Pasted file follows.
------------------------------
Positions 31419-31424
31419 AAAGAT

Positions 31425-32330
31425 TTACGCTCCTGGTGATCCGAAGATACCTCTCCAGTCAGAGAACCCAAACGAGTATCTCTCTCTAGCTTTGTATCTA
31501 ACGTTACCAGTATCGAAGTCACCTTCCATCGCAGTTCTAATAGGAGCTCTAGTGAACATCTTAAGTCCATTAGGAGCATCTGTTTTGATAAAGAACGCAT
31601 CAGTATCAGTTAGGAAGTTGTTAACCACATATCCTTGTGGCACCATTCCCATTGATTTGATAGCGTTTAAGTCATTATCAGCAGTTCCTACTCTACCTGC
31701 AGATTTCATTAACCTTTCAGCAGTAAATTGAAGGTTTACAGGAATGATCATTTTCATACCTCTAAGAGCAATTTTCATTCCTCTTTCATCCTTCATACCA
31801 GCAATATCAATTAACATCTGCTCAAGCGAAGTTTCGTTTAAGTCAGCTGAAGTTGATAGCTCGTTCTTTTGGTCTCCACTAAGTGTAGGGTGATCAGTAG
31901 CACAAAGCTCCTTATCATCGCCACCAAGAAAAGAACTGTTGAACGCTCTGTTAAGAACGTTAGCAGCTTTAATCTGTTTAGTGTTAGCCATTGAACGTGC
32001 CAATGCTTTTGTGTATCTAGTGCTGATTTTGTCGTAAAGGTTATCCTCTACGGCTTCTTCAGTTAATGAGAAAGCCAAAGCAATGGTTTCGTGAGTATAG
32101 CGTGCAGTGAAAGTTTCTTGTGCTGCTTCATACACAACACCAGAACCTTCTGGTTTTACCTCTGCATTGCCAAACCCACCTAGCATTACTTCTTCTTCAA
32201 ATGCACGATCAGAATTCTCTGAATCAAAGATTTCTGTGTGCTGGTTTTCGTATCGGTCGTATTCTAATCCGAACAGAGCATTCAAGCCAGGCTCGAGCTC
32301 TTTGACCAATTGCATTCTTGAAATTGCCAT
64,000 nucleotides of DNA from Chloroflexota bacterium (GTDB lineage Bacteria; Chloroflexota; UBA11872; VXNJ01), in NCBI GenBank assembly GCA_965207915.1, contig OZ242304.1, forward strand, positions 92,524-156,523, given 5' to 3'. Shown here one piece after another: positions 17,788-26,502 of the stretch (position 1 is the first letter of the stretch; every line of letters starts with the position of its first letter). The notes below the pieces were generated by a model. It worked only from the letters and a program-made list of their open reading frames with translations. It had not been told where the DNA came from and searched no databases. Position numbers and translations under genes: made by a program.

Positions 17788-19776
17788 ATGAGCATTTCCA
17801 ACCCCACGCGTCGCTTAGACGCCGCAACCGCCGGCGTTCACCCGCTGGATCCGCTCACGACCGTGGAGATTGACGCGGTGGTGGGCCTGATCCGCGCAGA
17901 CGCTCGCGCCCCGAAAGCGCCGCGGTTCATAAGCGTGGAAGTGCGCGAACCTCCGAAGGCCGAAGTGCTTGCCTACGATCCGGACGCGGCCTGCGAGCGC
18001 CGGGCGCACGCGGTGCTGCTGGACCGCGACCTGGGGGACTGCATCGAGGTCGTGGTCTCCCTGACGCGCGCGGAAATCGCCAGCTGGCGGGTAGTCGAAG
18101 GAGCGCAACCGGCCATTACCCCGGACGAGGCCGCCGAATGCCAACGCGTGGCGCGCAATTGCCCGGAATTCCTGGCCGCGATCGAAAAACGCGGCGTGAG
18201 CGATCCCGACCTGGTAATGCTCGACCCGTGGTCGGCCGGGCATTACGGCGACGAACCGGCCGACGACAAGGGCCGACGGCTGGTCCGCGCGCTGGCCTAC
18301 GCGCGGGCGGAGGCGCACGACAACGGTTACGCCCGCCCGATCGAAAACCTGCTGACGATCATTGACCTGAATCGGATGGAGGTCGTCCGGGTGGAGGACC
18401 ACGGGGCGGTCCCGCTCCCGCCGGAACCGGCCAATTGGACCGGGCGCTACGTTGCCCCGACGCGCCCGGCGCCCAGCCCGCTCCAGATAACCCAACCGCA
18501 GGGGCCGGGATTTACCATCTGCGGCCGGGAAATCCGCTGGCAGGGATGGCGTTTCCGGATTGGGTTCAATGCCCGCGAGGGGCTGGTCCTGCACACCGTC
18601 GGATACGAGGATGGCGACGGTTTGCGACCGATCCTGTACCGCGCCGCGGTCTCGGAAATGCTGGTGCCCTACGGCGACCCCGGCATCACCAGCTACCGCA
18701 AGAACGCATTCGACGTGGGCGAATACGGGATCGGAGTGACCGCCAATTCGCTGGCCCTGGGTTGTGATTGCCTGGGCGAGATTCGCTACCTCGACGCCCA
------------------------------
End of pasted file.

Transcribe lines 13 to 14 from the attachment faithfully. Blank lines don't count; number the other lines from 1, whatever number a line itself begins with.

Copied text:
32301 TTTGACCAATTGCATTCTTGAAATTGCCAT
64,000 nucleotides of DNA from Chloroflexota bacterium (GTDB lineage Bacteria; Chloroflexota; UBA11872; VXNJ01), in NCBI GenBank assembly GCA_965207915.1, contig OZ242304.1, forward strand, positions 92,524-156,523, given 5' to 3'. Shown here one piece after another: positions 17,788-26,502 of the stretch (position 1 is the first letter of the stretch; every line of letters starts with the position of its first letter). The notes below the pieces were generated by a model. It worked only from the letters and a program-made list of their open reading frames with translations. It had not been told where the DNA came from and searched no databases. Position numbers and translations under genes: made by a program.